Survival tech: The fire piston

A fire piston, developed by the indigenous peoples of the south pacific, operates like a diesel piston. Staff photo/Lee Williams

A fire piston, developed by the indigenous peoples of the South Pacific, operates like a diesel piston. Staff photo/Lee Williams

If you’re a hunter, a hiker or a survivalist and spend time in the wilderness, few skills are more important than the ability to make fire.

Fire keeps you warm, cooks your food, can serve as an emergency beacon and generally improves your morale.

I’ve always been interested in low-tech, traditional methods of fire making, since they never run out of lighter fluid and, unlike matches, can still operate when wet.

Some methods definitely work better than others. My record with a fire bow is very poor, and not for public consumption.

One primitive fire-making tool that always travels with me in my bug-out bag is a Fire Piston, which was developed by the indigenous people of the South Pacific and Southeast Asia.

The Fire Piston operates on the same principal as a diesel piston – compression creates heat.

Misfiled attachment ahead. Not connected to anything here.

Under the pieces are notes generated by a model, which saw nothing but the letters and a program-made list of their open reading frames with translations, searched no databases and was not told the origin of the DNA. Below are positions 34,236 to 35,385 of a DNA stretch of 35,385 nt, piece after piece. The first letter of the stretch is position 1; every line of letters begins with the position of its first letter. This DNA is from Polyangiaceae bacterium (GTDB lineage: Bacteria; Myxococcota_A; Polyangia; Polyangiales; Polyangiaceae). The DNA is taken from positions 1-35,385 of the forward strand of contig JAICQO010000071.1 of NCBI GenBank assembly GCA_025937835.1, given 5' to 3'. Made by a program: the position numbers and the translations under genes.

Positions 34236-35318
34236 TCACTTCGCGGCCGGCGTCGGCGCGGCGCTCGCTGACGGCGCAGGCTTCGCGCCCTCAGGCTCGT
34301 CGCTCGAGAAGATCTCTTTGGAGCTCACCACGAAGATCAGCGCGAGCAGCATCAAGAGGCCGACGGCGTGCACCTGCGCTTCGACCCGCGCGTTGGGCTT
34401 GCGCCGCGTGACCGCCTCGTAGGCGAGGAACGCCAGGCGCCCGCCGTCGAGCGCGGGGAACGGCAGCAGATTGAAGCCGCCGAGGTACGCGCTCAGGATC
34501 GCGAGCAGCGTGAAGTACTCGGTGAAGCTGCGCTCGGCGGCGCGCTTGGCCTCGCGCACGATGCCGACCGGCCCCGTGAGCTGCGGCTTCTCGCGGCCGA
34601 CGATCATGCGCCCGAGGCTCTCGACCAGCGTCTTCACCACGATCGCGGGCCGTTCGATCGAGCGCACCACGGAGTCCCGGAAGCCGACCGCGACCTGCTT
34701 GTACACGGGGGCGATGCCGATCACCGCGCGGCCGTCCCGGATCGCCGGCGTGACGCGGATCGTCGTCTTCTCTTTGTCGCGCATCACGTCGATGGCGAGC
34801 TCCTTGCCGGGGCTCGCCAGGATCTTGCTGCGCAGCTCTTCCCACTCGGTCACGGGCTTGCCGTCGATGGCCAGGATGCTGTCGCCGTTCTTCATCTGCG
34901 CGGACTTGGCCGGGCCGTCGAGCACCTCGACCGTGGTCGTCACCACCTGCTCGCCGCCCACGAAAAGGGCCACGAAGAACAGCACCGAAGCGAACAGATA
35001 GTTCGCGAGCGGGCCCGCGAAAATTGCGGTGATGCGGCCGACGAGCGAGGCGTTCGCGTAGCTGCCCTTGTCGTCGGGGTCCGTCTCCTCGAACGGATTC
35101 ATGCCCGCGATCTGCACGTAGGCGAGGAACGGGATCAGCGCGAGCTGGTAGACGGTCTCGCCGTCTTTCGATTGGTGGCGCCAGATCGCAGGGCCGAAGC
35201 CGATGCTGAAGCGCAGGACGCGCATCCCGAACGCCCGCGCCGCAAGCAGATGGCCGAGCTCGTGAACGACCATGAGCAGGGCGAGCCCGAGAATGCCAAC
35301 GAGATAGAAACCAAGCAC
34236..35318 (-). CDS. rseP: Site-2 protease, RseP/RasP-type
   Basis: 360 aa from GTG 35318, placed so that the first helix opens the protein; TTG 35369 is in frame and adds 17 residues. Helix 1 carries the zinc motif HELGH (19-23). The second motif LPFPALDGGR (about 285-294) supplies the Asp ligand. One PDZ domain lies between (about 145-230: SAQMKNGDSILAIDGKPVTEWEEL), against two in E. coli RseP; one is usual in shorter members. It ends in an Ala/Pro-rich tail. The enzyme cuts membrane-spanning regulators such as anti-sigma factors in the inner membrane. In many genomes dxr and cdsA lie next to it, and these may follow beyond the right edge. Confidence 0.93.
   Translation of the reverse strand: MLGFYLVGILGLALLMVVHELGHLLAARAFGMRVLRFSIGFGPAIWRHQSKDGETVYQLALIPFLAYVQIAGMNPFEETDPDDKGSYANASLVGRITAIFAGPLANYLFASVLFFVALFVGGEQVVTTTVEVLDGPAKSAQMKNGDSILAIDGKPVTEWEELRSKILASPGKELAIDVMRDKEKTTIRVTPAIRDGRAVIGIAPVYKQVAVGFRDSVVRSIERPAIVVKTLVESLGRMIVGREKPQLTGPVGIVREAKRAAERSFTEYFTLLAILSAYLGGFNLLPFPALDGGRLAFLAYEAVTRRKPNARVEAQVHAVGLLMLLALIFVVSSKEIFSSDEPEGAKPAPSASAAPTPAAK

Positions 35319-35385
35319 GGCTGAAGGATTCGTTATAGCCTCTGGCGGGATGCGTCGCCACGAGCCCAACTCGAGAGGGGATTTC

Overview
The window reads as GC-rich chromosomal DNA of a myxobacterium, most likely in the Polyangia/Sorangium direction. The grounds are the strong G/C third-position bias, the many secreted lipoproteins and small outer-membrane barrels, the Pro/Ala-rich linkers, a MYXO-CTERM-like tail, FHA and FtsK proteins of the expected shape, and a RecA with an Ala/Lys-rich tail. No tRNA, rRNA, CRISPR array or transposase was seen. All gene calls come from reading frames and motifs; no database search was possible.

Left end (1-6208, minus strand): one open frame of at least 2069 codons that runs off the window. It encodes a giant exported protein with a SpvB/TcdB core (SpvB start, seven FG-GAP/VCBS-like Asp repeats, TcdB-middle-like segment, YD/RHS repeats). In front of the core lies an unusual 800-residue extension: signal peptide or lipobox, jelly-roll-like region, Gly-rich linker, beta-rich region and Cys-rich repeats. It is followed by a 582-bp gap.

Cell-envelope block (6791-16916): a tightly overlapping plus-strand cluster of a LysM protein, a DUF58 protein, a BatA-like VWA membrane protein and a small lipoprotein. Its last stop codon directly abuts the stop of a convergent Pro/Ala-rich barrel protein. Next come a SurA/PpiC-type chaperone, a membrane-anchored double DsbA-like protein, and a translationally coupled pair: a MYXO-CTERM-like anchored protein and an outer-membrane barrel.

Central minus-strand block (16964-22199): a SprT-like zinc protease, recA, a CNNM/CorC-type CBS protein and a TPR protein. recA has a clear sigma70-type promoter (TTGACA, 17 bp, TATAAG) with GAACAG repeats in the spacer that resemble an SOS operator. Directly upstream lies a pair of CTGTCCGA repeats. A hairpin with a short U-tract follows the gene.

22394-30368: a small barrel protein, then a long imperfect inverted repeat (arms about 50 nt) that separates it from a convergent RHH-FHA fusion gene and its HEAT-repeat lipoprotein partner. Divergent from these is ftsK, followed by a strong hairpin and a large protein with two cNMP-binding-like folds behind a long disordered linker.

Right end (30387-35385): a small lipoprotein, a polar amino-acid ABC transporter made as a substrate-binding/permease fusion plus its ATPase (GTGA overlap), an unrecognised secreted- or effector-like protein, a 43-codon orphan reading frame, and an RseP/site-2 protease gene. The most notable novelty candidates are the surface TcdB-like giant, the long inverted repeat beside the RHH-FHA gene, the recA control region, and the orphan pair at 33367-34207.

Operation is simple. Simply withdraw the piston and insert some flammable material in the small recession at the tip, char cloth works best, and then slam the piston closed, hard.

The sudden compression of oxygen creates heat. When you withdraw the piston, the char cloth should be smoldering, and ready to go onto your tinder bundle.

Like any primitive skill, it takes some time to master, but that’s part of the allure.

Mine is a traditional model made out of Cocobolo wood, but there are metal and plastic pistons available. Prices range from $20 to $100.

It’s a great survival tool, which always operates, wet or dry, without batteries or regular  maintenance.

Piston 004

Staff Photo/ Lee Williams



About Author

Lee Williams can’t remember a time in his life when he wasn’t shooting. Before becoming a journalist, Lee served in the Army and worked as a police officer. He’s earned more than a dozen journalism awards as a reporter, and three medals of valor as a cop. He is an NRA-certified law enforcement firearms instructor, an avid tactical shooter and a training junkie. When he’s not busy as a senior investigative reporter, he is usually shooting his AKs, XDs and CZs. If you don’t run into him at a local gun range, you can reach him at 941.284.8553, by email, or by regular mail to 1777 Main St., Sarasota, FL 34236. You can follow him on Twitter: @HT_GunWriter and on Facebook @The Gun Writer.


  1. Zengunfighter on

    Fire pistons are cool, but I prefer a ferroceium rod. More durable and easier to use, and doesn’t require pre-charred material. And a heck of a lot cheaper and easier to find.

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